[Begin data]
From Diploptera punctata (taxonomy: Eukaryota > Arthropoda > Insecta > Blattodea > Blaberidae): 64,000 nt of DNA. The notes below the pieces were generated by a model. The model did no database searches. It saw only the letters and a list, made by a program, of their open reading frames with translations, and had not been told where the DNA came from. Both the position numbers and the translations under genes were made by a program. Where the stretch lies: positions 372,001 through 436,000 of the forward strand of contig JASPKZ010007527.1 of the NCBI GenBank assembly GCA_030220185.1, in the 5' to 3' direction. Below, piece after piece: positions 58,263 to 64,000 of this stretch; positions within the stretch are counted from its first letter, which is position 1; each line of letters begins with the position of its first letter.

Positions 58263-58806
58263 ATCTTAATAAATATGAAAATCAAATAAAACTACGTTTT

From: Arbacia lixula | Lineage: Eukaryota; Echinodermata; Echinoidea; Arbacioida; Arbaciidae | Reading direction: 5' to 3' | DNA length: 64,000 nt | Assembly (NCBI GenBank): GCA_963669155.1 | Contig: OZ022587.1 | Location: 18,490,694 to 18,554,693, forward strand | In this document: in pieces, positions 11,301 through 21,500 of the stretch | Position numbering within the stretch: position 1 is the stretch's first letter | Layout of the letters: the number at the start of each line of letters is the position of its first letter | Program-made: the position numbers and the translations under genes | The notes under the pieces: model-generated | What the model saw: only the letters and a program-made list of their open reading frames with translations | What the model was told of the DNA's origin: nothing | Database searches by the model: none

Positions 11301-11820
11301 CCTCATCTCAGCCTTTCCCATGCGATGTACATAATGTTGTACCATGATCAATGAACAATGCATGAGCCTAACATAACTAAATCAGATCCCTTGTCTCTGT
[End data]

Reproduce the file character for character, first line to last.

From Diploptera punctata (taxonomy: Eukaryota > Arthropoda > Insecta > Blattodea > Blaberidae): 64,000 nt of DNA. The notes below the pieces were generated by a model. The model did no database searches. It saw only the letters and a list, made by a program, of their open reading frames with translations, and had not been told where the DNA came from. Both the position numbers and the translations under genes were made by a program. Where the stretch lies: positions 372,001 through 436,000 of the forward strand of contig JASPKZ010007527.1 of the NCBI GenBank assembly GCA_030220185.1, in the 5' to 3' direction. Below, piece after piece: positions 58,263 to 64,000 of this stretch; positions within the stretch are counted from its first letter, which is position 1; each line of letters begins with the position of its first letter.

Positions 58263-58806
58263 ATCTTAATAAATATGAAAATCAAATAAAACTACGTTTT

From: Arbacia lixula | Lineage: Eukaryota; Echinodermata; Echinoidea; Arbacioida; Arbaciidae | Reading direction: 5' to 3' | DNA length: 64,000 nt | Assembly (NCBI GenBank): GCA_963669155.1 | Contig: OZ022587.1 | Location: 18,490,694 to 18,554,693, forward strand | In this document: in pieces, positions 11,301 through 21,500 of the stretch | Position numbering within the stretch: position 1 is the stretch's first letter | Layout of the letters: the number at the start of each line of letters is the position of its first letter | Program-made: the position numbers and the translations under genes | The notes under the pieces: model-generated | What the model saw: only the letters and a program-made list of their open reading frames with translations | What the model was told of the DNA's origin: nothing | Database searches by the model: none

Positions 11301-11820
11301 CCTCATCTCAGCCTTTCCCATGCGATGTACATAATGTTGTACCATGATCAATGAACAATGCATGAGCCTAACATAACTAAATCAGATCCCTTGTCTCTGT